Tuesday, December 12, 2006

High Crimes and Misdemeanors

Now that the Democrats are fixin’ to assume their newly won role as congressional leaders, the talk of impeachment is flying, of both President Bush and Vice President Cheney. Their crimes? I’ve yet to hear a clear listing of the “charges”, but what I’ve heard is: lying to get us into a war; lying to keep us in a war; mismanagement of that war; general ineffectiveness in office. The web site “The Patriot Ledger”
http://www.patriotledger.com/articles/2006/11/30/opinion/opin02.txt lays out the crimes thusly:

“The Bush administration has lied our country into an immensely destructive war and subverted our Constitution by taking dictatorial powers for itself, attempting to muscle the courts and the Congress out of the governmental process.

They have blown our tax dollars on sweetheart contracts for their favorite connected corporations (for example, Halliburton), which in many cases have pocketed the money and failed to deliver the goods, resulting in grievous harm to our troops abroad and to Gulf Coast citizens at home.

They have created a misdirected energy policy designed to benefit their oil-industry cronies rather than address our country’s real needs and the problem of global warming.

They have illegally spied on U.S. citizens and have claimed the right to imprison people (including citizens) without the possibility of a court hearing, and to subject them to ‘‘intense interrogation’’ (torture).

George W. Bush may well be the worst president America has ever had.”

Are these impeachable crimes? What exactly high crimes? Are misdemeanors what we think they are—the same as the crimes carrying lesser punishment in criminal courts? And, if misdemeanors are exactly what we think they are, then would high crimes be the same as felonies? Should we worry about what the framers of the Constitution meant, and what those who brought the Constitution into effect thought they were approving, or is it only what we want it to mean today? Figuring this out would require study of the Federalist Papers, and perhaps the diary/correspondence of James Madison, Benjamin Franklin, George Washington, and their contemporaries. And perhaps looking at precedents. This would be a wonderful study, but whose got the time? And the resulting essay would be too long for this blog.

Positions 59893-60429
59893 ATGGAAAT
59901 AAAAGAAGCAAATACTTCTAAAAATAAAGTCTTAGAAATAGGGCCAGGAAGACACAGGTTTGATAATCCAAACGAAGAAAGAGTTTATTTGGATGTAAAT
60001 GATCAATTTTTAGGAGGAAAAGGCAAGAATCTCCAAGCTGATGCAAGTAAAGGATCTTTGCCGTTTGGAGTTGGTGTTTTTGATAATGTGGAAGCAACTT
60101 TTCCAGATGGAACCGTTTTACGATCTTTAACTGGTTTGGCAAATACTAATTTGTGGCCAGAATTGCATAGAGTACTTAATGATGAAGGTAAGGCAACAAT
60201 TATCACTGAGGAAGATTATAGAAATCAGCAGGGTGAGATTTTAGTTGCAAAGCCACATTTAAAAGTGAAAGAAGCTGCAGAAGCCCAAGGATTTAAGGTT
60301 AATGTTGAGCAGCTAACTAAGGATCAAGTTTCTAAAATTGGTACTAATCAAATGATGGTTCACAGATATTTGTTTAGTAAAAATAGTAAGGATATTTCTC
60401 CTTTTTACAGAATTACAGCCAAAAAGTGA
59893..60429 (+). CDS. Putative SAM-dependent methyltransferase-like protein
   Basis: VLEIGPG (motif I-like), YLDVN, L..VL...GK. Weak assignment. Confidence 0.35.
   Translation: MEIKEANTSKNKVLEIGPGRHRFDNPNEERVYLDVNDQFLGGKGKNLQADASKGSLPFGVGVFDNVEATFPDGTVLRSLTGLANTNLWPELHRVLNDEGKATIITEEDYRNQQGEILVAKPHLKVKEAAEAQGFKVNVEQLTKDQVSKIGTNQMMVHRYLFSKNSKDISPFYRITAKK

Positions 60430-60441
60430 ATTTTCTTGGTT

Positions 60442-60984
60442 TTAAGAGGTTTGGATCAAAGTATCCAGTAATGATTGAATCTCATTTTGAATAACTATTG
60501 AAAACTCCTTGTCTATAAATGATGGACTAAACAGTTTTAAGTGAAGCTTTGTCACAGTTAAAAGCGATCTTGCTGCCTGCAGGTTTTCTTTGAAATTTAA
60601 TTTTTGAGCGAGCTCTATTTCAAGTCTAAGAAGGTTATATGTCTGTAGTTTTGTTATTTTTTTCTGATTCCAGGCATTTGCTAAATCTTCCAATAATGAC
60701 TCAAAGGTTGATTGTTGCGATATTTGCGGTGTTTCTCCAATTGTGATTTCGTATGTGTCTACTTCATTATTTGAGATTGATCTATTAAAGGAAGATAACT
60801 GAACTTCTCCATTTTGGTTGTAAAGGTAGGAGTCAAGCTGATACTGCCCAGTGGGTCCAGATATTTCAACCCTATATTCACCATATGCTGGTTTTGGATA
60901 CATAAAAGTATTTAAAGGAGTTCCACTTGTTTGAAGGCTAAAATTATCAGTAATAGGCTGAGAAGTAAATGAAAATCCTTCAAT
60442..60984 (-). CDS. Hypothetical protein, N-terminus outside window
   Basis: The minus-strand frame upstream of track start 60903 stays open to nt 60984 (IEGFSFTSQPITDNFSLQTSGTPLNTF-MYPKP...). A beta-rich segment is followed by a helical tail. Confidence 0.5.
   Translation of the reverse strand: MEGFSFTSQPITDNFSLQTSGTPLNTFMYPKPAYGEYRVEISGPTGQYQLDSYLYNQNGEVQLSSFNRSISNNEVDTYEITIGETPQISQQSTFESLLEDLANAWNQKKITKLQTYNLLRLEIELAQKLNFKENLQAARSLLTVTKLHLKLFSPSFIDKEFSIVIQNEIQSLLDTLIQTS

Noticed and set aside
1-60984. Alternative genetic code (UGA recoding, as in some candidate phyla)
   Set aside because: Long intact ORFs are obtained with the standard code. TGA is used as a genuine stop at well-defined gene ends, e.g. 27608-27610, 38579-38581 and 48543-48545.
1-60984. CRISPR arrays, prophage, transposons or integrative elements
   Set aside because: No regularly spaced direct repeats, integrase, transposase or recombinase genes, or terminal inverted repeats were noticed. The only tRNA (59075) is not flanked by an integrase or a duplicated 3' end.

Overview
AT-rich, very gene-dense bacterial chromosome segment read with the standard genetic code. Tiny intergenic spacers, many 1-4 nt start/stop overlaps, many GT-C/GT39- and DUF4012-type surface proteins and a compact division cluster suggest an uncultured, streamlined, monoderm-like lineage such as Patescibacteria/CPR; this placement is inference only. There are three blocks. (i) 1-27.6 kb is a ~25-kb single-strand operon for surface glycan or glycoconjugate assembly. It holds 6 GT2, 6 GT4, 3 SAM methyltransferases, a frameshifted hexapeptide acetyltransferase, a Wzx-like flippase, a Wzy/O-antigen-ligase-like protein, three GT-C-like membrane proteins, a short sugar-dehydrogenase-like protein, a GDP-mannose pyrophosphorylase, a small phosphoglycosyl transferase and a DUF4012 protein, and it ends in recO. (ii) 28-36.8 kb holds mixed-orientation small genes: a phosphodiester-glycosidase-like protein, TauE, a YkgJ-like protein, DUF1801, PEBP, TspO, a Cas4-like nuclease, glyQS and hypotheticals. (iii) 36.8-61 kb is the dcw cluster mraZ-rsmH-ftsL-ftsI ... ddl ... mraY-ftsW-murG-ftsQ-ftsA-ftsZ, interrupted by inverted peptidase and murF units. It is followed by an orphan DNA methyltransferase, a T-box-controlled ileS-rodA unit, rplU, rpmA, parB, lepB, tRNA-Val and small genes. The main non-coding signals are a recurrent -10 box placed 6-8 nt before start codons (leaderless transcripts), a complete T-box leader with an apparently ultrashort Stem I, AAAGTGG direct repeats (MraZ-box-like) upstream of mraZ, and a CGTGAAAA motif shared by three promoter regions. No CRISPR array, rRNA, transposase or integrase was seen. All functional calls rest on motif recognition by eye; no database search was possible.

We ought to be able to figure this out from the language of the Constitution, applying common sense. So, here I go. I’m going to take the wording of the Constitution at face value, and change only one thing: impeachment of the president is for felonies and misdemeanors. I suppose those could be personal or office-related. If you obtain Federal office, and we find that while in office you were guilty of a felony—or even just a misdemeanor—you can be impeached. This is what the Nixon impeachment effort was all about: he committed crimes in an effort to assure his reelection. It seems to me that those who developed the Constitution must have been very concerned that the power of the office would lead someone to commit crimes, or that we would somehow elect a criminal to office.

I note that this seems to have nothing to do with ineffectiveness in office, or with disagreements with policy. It has to do with crimes. Assuming Bush did lie to justify going to war with Iraq, was that a crime? Assuming money was poorly spent, was that a crime [well, as a taxpayer I could almost say so]? If the tough interrogation of suspected terrorists has amounted to torture, is that a crime? I suspect not.

Impeachment is not the way an ineffective office holder is removed from office. That is done via the ballot box. Impeachment is the means of removing a criminal from office. While the charges stated by the “Ledger” include some things that could be considered crimes, the inclusion of clearly non-impeachable items as “charges” renders their entire thrust as laughable.

I'm going to do a little more research into this--at least read the main Federalist Papers segment on impeachment, and perhaps post again.

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